Light and sporadic physical activity overlooked by current guidelines makes older women more active than older men

Shiho Amagasa, Noritoshi Fukushima, Hiroyuki Kikuchi, Tomoko Takamiya, Koichiro Oka, Shigeru Inoue

Research output: Contribution to journalArticle

19 Citations (Scopus)

Abstract

Background: Men are generally believed to be more physically active than women when evaluated using current physical activity (PA) guidelines, which count only moderate-to-vigorous physical activity (MVPA) in bouts lasting at least 10 min. However, it remains unclear men are truly more physically active provided that all-intensity PA are evaluated. This population based cross-sectional study aimed to examine gender differences in patterns of objectively-assessed PA in older adults. Methods: One thousand two hundred ten community-dwelling Japanese older adults who were originally randomly selected from residential registry of three municipalities were asked to respond a questionnaire and wear an accelerometer (HJA-350IT, Omron Healthcare). The prevalence of achieving current PA guidelines, ≥150 min/week MVPA in bouts lasting at least 10 min, was calculated. Gender differences in volume of each-intensity activity (METs-hour) were assessed by analysis of covariance after adjustment for age and wear time. Results: Data from 450 (255 men, mean 74 years) participants who had valid accelerometer data were analyzed. Women were less likely to meet the guidelines (men: 31.0, women: 21.5%; p < 0.05). However, women accumulated more light-intensity PA (LPA) and short-bout (1-9 min) MVPA, and thus established higher total volume of PA (men: 22.0 METs-hour/day, women: 23.9 METs-hour/day) (p < 0.05). Conclusions: Older women were less active when evaluated against current PA guidelines, but more active by total PA. Considering accumulated evidence on health benefits of LPA and short-bout MVPA, our findings highlight the potential for the limitation of assessing PA using current PA guidelines.

Original languageEnglish
Article number59
JournalInternational Journal of Behavioral Nutrition and Physical Activity
Volume14
Issue number1
DOIs
Publication statusPublished - 2017 May 2

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Keywords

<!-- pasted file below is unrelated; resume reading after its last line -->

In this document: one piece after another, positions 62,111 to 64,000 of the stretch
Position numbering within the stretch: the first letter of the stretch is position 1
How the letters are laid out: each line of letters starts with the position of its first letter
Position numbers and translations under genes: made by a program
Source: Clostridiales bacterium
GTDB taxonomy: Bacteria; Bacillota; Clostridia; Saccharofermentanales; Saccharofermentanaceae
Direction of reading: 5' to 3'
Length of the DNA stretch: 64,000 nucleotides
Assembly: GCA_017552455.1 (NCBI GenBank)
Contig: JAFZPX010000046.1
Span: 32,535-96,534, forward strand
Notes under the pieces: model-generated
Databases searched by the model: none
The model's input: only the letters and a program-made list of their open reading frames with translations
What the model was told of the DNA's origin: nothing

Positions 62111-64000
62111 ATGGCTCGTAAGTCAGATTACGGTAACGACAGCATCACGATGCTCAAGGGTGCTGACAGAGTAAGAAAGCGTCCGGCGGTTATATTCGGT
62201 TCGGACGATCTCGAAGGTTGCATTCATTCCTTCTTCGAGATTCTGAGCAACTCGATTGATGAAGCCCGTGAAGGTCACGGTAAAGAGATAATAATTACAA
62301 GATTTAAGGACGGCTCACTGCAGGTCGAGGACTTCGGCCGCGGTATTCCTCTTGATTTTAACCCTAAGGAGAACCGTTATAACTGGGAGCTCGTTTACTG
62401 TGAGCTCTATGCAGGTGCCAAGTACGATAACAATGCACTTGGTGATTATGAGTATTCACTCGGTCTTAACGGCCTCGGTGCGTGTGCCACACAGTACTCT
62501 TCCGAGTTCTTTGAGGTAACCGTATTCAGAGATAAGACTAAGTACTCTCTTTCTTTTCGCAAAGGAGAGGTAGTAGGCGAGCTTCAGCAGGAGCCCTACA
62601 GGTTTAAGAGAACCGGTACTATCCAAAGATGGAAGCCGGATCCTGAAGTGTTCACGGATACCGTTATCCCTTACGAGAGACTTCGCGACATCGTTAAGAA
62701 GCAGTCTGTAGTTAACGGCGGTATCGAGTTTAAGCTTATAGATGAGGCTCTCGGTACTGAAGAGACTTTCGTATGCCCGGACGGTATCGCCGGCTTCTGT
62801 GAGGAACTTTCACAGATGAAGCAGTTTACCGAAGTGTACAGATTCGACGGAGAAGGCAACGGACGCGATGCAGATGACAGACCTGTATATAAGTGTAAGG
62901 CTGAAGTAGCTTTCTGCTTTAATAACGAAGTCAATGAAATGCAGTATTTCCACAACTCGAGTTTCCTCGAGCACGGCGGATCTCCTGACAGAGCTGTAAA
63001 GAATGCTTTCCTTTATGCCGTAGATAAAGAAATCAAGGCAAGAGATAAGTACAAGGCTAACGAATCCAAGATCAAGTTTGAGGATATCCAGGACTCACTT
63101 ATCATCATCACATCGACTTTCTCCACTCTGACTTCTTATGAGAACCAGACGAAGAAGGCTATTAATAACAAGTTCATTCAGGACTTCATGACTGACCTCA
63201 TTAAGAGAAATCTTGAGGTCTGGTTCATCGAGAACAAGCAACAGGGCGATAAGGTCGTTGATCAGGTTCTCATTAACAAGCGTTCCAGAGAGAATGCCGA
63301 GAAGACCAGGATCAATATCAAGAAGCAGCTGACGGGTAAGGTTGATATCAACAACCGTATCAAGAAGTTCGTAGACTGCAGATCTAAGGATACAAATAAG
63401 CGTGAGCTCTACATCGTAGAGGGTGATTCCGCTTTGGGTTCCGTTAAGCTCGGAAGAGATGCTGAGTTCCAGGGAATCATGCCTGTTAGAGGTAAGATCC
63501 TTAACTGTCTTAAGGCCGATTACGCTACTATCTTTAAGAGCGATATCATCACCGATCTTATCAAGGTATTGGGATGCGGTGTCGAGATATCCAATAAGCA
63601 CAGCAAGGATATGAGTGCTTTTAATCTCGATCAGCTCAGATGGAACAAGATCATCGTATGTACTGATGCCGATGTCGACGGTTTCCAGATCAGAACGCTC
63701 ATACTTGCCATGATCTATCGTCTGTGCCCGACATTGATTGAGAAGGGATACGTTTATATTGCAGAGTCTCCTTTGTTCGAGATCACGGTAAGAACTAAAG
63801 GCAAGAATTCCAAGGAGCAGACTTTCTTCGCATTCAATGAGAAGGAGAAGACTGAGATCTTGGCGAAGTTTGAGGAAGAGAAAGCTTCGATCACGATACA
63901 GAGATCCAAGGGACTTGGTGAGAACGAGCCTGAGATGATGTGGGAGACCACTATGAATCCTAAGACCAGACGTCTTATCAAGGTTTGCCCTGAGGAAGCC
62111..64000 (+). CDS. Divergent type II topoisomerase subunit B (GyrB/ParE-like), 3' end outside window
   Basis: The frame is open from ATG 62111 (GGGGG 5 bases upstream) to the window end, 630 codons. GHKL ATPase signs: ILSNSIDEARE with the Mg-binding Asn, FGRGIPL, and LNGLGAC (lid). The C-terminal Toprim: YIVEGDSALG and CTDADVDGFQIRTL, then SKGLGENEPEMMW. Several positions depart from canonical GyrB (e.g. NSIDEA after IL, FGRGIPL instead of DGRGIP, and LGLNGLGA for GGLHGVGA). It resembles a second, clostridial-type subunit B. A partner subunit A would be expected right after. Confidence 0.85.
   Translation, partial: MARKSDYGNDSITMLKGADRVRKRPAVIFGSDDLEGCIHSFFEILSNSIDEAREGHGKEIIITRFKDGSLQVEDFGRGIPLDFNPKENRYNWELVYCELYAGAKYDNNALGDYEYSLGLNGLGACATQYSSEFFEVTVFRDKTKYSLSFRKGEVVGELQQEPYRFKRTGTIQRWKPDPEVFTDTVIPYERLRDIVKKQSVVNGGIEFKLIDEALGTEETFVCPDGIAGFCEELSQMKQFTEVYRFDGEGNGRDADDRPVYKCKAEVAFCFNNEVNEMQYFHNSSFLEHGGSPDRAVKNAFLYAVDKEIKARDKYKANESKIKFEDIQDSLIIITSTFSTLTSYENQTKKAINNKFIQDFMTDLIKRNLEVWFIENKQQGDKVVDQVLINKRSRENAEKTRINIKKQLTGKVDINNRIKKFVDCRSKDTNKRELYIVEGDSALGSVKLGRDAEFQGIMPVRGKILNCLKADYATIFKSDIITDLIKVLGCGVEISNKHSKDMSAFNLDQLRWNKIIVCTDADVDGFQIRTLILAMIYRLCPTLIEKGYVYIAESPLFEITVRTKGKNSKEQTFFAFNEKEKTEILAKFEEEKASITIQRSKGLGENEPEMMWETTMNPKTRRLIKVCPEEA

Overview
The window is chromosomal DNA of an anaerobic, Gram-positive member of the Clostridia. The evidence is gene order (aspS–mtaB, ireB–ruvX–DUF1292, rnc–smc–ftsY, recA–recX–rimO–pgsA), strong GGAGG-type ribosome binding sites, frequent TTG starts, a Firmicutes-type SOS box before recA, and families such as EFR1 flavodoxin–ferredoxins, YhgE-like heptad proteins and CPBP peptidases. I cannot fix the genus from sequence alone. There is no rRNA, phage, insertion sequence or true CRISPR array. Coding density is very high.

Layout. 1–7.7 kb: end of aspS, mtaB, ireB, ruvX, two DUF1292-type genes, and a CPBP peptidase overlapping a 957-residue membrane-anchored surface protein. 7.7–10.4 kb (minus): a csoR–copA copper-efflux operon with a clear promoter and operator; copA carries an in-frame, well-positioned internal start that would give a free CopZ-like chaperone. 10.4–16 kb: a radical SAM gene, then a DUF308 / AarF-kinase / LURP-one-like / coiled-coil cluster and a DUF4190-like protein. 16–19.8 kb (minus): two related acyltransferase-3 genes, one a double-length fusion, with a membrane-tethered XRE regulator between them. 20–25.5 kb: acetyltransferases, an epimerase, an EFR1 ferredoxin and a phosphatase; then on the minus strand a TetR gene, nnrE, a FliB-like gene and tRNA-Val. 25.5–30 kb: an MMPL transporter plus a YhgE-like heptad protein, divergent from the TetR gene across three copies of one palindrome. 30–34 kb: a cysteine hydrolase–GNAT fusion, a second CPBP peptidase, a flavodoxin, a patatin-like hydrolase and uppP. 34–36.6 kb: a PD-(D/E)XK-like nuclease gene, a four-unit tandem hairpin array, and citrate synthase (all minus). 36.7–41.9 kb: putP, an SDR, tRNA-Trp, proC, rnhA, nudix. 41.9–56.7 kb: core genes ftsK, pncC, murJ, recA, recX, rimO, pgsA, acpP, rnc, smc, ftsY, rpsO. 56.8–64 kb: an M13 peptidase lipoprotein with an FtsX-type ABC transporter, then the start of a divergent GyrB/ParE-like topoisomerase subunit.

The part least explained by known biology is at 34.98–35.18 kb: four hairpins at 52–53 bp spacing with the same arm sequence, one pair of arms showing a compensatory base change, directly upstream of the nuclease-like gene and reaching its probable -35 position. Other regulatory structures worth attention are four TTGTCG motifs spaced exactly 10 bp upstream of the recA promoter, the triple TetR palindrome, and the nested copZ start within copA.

• Accelerometry
  • Elderly
  • Epidemiology
  • Guideline
  • Physical activity
  • Recommendation
  • Sedentary

ASJC Scopus subject areas

  • Medicine (miscellaneous)
  • Physical Therapy, Sports Therapy and Rehabilitation
  • Nutrition and Dietetics

Cite this

Light and sporadic physical activity overlooked by current guidelines makes older women more active than older men. / Amagasa, Shiho; Fukushima, Noritoshi; Kikuchi, Hiroyuki; Takamiya, Tomoko; Oka, Koichiro; Inoue, Shigeru.

In: International Journal of Behavioral Nutrition and Physical Activity, Vol. 14, No. 1, 59, 02.05.2017.

Research output: Contribution to journalArticle

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abstract = "Background: Men are generally believed to be more physically active than women when evaluated using current physical activity (PA) guidelines, which count only moderate-to-vigorous physical activity (MVPA) in bouts lasting at least 10 min. However, it remains unclear men are truly more physically active provided that all-intensity PA are evaluated. This population based cross-sectional study aimed to examine gender differences in patterns of objectively-assessed PA in older adults. Methods: One thousand two hundred ten community-dwelling Japanese older adults who were originally randomly selected from residential registry of three municipalities were asked to respond a questionnaire and wear an accelerometer (HJA-350IT, Omron Healthcare). The prevalence of achieving current PA guidelines, ≥150 min/week MVPA in bouts lasting at least 10 min, was calculated. Gender differences in volume of each-intensity activity (METs-hour) were assessed by analysis of covariance after adjustment for age and wear time. Results: Data from 450 (255 men, mean 74 years) participants who had valid accelerometer data were analyzed. Women were less likely to meet the guidelines (men: 31.0, women: 21.5{\%}; p < 0.05). However, women accumulated more light-intensity PA (LPA) and short-bout (1-9 min) MVPA, and thus established higher total volume of PA (men: 22.0 METs-hour/day, women: 23.9 METs-hour/day) (p < 0.05). Conclusions: Older women were less active when evaluated against current PA guidelines, but more active by total PA. Considering accumulated evidence on health benefits of LPA and short-bout MVPA, our findings highlight the potential for the limitation of assessing PA using current PA guidelines.",
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